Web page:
Geoffrey Canada is a leading advocate for children and innovator in the field of education.
Canada grew up in one of the most devastated communities in the United States, the South Bronx, raised by a single mother. He earned his bachelor’s degree from Bowdoin College, and eventually went on to earn a master’s degree at Harvard University. He vowed to help children who grew up in disadvantaged circumstances to succeed through education.
Canada created the Harlem Children’s Zone, a birth-through-college network of programs that today serves more than 13,000 low-income students and families in a 97-block area of Central Harlem in New York City.
The unprecedented success of the Harlem Children’s Zone has attracted the attention of the media and leaders around the world. In 2011, Canada was named one of the world’s most influential people by Time magazine and as one of the 50 greatest leaders by Fortune magazine in 2014. President Barack Obama created the Promise Neighborhoods Initiative to replicate the Harlem Children’s Zone model across the country,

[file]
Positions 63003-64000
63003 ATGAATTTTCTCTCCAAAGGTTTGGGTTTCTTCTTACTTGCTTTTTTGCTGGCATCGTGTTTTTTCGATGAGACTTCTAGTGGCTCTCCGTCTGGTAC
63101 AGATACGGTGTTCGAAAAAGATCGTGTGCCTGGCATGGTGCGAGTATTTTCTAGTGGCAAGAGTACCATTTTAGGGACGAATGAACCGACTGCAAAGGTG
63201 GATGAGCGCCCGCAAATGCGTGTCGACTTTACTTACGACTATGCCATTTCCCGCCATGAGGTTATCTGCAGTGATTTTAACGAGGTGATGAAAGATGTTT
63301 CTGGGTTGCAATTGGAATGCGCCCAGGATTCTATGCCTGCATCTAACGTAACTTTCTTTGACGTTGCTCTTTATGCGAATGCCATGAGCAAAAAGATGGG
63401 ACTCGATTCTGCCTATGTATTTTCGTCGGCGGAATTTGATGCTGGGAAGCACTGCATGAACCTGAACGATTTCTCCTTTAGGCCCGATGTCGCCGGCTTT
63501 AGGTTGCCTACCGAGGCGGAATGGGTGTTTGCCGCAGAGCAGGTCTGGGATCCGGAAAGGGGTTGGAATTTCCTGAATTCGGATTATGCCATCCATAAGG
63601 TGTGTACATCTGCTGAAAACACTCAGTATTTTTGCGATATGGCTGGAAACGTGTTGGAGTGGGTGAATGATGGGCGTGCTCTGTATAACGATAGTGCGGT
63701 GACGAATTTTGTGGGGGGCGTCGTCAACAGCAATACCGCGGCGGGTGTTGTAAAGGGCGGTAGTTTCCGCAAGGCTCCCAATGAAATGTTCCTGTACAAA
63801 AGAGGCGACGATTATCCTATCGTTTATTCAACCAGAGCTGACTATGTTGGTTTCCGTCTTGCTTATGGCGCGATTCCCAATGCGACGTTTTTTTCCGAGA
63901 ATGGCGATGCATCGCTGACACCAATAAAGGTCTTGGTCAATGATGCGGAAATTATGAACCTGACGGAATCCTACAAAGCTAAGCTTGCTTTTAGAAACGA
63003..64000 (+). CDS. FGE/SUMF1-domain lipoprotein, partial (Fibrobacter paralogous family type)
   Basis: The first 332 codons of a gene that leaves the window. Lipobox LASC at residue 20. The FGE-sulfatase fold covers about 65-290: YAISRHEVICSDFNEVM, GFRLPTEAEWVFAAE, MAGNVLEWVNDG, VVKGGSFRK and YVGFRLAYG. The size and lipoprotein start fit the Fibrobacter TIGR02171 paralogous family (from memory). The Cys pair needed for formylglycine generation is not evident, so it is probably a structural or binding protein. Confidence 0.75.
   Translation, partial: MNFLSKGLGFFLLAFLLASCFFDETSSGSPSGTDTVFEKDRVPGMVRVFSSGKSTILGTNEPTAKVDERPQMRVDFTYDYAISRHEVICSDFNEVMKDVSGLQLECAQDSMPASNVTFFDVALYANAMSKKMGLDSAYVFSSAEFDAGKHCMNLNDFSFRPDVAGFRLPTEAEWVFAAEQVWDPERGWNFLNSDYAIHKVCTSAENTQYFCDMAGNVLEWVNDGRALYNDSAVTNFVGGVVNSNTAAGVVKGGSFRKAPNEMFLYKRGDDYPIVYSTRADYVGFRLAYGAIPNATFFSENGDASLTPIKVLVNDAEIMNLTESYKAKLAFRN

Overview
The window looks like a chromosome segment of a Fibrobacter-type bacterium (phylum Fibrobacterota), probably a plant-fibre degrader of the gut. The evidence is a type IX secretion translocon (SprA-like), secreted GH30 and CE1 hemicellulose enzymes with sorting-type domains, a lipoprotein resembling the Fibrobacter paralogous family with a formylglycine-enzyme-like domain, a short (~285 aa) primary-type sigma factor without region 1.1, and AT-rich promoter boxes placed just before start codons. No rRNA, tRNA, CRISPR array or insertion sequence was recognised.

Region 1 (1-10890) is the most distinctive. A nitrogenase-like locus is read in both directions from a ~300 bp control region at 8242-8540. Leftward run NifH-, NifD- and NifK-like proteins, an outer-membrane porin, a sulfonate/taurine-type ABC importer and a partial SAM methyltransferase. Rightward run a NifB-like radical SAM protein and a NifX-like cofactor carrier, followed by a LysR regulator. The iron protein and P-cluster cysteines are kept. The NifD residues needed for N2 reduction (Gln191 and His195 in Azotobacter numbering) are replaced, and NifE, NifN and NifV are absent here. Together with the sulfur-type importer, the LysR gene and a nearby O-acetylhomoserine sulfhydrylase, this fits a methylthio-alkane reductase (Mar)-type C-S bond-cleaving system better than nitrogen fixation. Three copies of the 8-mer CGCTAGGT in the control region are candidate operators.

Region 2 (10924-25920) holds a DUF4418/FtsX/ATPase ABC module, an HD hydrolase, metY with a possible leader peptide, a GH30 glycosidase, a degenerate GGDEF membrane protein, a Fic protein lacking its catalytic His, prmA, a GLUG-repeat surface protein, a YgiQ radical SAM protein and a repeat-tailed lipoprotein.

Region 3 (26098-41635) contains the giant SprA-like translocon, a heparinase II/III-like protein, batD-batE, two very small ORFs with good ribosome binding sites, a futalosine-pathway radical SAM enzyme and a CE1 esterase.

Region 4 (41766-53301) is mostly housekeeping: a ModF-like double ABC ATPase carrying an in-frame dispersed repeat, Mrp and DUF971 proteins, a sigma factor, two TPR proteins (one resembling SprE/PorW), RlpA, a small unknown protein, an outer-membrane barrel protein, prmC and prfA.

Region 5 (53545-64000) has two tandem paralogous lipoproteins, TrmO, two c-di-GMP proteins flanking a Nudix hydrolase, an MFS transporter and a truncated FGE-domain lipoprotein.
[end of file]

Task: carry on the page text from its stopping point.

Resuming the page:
Canada has been profiled extensively in the media, including The New York Times, the Wall Street Journal, 60 Minutes, The Oprah Winfrey Show, and Forbes, among others. He was featured in the documentary about the dire state of American education Waiting for Superman, and has received more than 25 honorary degrees including ones from Harvard, Princeton, Columbia, Dartmouth and the University of Pennsylvania.
He has also influenced a new generation of education reformers through his writings, having published essays in The New York Times, The New York Daily News, The Chronicle of Philanthropy as well as two critically acclaimed books on poverty and violence: Fist Stick Knife Gun and Reaching Up for Manhood.
After 30 years with the organization, Canada stepped down in 2014 as Chief Executive Officer of the Harlem Children’s Zone but continues to serve as President.
In June 2020, Canada founded The William Julius Wilson Institute (WJW), which will serve as the national platform to help communities impacted by poverty across the country design and implement their own place-based programs —and its first initiative will be to combat the devastation of COVID-19 in the Black community.